According to the historians, this person (Suwaid bin Samit) was known by the title of Kamil (Perfect) in Madinah on account of his ability, bravery, nobility and poetry. But when after his meeting with the Holy Prophet he returned to Madinah, he was killed in the battle of Bu'ath, which was fought some time afterwards. His tribesmen were of the opinion that he had become a Muslim after his meeting with the Holy Prophet.
The One and Only.
Fourteen hundred years ago, the polytheists and Jews in Arabia asked Prophet Muhammad (s.a.a.w.) questions about God. Some of these questions were:
Tell us of your Lord's ancestery.
O Muhammad, tell us attributes of your Lord, who has sent you as prophet.
What is your Lord made of?
Is He made of gold, silver, iron or what?
Does He belong to a race of Gods?
Does He have parents or children?
Who will inherit the earth after Him?
The answer came in the following verse of the Holy Quran:
قُلْ هُوَ اللَّهُ أَحَدٌ
Say: "He is Allah, the One and Only.” (The Holy Quran, Surah Al-Ikhlas, Ayah 1, 112:1)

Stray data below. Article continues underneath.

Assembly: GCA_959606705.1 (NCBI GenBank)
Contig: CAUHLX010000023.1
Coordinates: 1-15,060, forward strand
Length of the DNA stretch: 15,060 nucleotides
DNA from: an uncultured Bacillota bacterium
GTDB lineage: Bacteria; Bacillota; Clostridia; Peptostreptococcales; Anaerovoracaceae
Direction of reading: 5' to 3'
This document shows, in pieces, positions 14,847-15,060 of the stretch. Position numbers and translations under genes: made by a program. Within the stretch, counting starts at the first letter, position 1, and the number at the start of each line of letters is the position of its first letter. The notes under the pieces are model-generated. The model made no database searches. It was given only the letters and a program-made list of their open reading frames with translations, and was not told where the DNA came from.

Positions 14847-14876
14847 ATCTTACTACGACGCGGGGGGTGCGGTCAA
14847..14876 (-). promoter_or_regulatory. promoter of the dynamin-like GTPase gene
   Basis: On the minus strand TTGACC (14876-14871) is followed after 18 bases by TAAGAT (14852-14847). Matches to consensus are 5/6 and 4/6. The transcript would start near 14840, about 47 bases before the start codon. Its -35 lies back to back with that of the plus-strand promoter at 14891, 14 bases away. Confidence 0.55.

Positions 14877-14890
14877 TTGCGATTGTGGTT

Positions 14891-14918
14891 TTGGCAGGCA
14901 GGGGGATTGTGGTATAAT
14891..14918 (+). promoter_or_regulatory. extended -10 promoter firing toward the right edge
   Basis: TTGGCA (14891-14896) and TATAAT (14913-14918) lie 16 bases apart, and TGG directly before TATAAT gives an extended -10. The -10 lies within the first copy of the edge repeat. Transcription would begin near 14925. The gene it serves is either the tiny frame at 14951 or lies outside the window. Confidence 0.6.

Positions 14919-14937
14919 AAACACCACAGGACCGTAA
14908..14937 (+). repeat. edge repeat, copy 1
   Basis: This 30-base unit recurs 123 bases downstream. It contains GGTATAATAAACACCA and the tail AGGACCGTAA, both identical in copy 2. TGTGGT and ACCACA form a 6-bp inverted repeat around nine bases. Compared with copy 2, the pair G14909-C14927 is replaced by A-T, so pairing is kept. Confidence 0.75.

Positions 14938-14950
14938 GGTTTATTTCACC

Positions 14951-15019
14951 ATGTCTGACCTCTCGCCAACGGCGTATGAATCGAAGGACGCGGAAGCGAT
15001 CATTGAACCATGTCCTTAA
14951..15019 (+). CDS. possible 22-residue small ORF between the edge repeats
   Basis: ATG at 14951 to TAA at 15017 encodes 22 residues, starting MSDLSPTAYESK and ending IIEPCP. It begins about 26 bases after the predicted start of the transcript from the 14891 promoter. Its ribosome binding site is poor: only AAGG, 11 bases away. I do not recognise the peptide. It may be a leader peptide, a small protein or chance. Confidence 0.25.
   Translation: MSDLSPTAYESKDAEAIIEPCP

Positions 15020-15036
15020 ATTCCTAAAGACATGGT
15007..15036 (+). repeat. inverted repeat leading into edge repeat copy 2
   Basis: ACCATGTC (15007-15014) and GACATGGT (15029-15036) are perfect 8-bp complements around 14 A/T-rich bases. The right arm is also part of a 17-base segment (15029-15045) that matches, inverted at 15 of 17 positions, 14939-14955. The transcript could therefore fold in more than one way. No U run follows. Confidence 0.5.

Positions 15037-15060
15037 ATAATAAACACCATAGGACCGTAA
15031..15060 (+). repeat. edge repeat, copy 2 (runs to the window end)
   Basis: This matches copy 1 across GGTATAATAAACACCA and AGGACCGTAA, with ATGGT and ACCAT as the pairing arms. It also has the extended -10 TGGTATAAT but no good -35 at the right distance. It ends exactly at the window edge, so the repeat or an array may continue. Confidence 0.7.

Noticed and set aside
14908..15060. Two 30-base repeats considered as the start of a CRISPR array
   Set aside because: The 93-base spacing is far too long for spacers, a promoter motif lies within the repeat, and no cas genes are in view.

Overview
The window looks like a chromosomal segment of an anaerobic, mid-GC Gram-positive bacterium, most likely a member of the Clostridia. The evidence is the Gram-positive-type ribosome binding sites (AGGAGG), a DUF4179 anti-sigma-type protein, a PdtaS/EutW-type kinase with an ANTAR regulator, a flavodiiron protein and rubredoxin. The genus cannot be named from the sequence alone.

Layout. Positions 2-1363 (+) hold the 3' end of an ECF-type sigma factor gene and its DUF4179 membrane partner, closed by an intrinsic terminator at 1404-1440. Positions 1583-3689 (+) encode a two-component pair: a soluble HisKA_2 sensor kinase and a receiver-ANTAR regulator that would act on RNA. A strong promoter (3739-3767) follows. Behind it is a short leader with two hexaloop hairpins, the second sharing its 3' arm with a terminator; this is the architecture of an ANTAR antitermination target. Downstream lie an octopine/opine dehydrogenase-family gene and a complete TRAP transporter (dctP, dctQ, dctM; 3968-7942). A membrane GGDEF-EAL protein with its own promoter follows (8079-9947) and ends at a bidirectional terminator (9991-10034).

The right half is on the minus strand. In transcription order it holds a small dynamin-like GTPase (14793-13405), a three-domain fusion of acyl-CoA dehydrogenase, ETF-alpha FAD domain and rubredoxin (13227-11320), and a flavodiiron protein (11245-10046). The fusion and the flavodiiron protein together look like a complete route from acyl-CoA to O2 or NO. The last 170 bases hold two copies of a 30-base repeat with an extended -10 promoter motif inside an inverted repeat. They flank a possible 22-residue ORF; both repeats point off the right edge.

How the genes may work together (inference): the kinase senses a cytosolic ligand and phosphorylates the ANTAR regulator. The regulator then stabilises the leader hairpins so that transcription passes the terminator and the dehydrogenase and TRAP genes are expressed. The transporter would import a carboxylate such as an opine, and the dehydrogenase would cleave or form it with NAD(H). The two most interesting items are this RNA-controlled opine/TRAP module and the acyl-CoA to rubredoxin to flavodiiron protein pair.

Let us first analyze the sentence, “ Huwa-Allahu Ahad”, هُوَ ٱللَّهُ أَحَدٌ lexically.
In this sentence, Huwa is the subject (mubtada) and Allahu its predicate (its khabar), and Ahad-un its second predicate (second khabar). According to this parsing the sentence means: "He (about Whom you are questioning me) is Allah, the One and Only.” Another meaning according to the language rules can be, "He is AIIah, the One."
The phrase righteous deeds is commonly translated as good actions. But, if we look deep into it, we would discover more significance hidden behind it. The two locutions ‘action’ and ‘activity’ are generally taken to convey the same sense. But there is a subtle difference in their meaning. Any kind of movement or work can be called activity, but the word action usually implies some strenuous or arduous work. On the other side, the word ‘virtuous’ or ‘righteous’ denotes something which had developmental characteristics and potential for enhancement. By combining these two, we would realize that the actual significance of this term is that it is necessary for man to put up a hard struggle to achieve that real goat for which he was potentially created, and he had to ascend certain heights to attain that goal. All this is conveyed by the comprehensive word ‘righteous deed’.